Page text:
Mastering Discord series part 4: How to build your community in 7 Steps
Mastering Discord series Part 1 - How to set up the frontend Discord server and make it feel like a 5-star hotel experience
Mastering Discord series Part 2 - How to set up the backend Discord server and protect it from malicious attacks
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Mastering Discord series Part 3 - How to onboard new users to increase activation and engagement with AI
Handling a community of thousands can be overwhelming and leave you feeling exhausted. People are constantly asking questions, submitting tickets, and even publishing illegitimate content that needs to be moderated. All this demands considerable energy from the team responsible for its upkeep.
With so many options available, it’s important to ensure you have the right people working with you to ensure that your project is successful.
Whether you’re looking for volunteers or professionals, taking the time to research and find the best team is essential in ensuring your community project's success. This article will provide tips and advice to help you find the perfect team of experts who can bring your vision to life.
Step 1: Have the core team involved in the community.
The core team is vital to ensure a positive experience and lasting impact even as you scale up. When new users join your community, the founders should be actively involved in engaging with them for maximum success. Make sure that their involvement stays strong; regardless of size or growth, the core team is a significant player who will make all the difference.
Step 2: Interact with your community!
Social media and communities differ significantly in their approach to communication, with social media relying on reactions while communities focus more on interaction.
To ensure that your community is interacting, appoint an internal staff member, such as a chatter or moderator, to welcome new members when they join.
Make sure you get to know your users; ask them where they are from and what they hope to gain by joining the community, and discuss any upcoming projects related to the company.
Step 3: Decide whether you want to hire a community management team to assist you
On the one hand, if you are prepared to be an active member of the Discord server and host your own events, there is no need for hire. You can take on the Community Manager role and efficiently manage all aspects.
On the other hand, if you'd prefer to take a break from your Discord but still have someone keeping an eye out for any issues, recruiting a community moderator is the perfect solution!
They'll monitor conversations and alert you of potential problems so that you don't have to be logged in all day long.
Step 4: Understand the difference between a moderator and a community manager
Community Managers differ from mods in that they are expected to profoundly understand their communities' overall picture and vision, propose creative ideas, and get close to users.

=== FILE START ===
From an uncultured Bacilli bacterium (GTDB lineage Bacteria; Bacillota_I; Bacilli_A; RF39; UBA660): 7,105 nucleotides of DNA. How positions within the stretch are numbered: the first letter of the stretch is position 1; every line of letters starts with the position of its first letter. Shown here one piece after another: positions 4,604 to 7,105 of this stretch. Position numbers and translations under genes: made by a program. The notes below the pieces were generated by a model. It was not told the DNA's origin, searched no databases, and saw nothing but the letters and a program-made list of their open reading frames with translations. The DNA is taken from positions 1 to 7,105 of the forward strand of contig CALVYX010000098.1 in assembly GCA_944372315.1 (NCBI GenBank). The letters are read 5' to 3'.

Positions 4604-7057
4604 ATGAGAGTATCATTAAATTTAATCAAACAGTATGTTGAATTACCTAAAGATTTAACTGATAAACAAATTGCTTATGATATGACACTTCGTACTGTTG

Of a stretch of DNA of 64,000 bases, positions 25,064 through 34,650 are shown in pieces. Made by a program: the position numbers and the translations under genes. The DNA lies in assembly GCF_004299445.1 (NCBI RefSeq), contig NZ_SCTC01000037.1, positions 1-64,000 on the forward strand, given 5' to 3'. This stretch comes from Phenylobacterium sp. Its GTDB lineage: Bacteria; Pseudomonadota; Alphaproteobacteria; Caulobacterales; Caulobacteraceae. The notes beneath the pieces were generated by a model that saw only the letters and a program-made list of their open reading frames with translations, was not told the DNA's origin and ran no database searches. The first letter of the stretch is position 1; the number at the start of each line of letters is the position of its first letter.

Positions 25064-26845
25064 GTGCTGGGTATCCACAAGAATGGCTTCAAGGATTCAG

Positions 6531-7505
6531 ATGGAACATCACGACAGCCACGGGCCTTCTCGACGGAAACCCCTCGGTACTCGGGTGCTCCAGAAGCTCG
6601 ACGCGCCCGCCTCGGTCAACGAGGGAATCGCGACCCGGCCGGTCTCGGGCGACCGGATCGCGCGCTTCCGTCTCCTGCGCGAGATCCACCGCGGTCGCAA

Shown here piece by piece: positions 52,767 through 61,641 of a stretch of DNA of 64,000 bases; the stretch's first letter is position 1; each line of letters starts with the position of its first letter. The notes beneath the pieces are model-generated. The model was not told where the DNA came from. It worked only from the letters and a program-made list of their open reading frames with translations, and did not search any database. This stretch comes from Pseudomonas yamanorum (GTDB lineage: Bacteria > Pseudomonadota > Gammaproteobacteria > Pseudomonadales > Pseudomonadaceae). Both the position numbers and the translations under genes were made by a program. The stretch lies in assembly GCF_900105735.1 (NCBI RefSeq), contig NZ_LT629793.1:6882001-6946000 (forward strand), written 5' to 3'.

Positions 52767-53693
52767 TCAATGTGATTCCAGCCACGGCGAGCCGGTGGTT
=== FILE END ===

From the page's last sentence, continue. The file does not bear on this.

Mods are mainly appointed for engagement purposes - monitoring chat activity, moderating conversations between members, etc. For more information on what it means to be a moderator, you can read our article at CommunityOne.io/blog_article/mod-101-part-1-what-does-a -Discord-Mod-do?
Step 5: Prepare a budget for your community management
Moderators' weekly rates vary from $80 to $200.
We propose employing Community Managers (CMs) for a weekly rate of $200, equating to an estimated monthly salary of between $600 and $800.
Feel free to visit our marketplace to build your team of community moderators and managers
Step 6: Use our software to improve your moderator’s productivity by 4x
No matter what path you take, it is essential to be actively involved in the beginning. Using our dashboard daily to provide feedback and constantly monitor the performance of your mods can increase their work productivity by up to four times! We also have weekly check-ins with clients so that we may assist them in managing their community more effectively.
Step 7: Humans VS Technology; Understanding the difference
Keep in mind that communities evolve at the pace of people, not technology.
It will take some time to alter habits and behaviors inside a community; you should be prepared for the process to take five to six months.
Before your full-scale launch, start simply with cost-efficient approaches rather than working with an agency right away. In our following article, we'll discuss how to establish a robust base for your community.
• Communities succeed when founders are actively engaged with members
• Know the differences between social media and communities to customize your approach
• Hiring moderators or community managers is necessary for larger groups; costs range from $80-200/per week
• Proactively checking in on mods can maximize productivity
• Expect it to take 5-6 months before habits and behaviors within the community are altered completely.
• Start lean, simple, and cost-effective before a full-scale launch.
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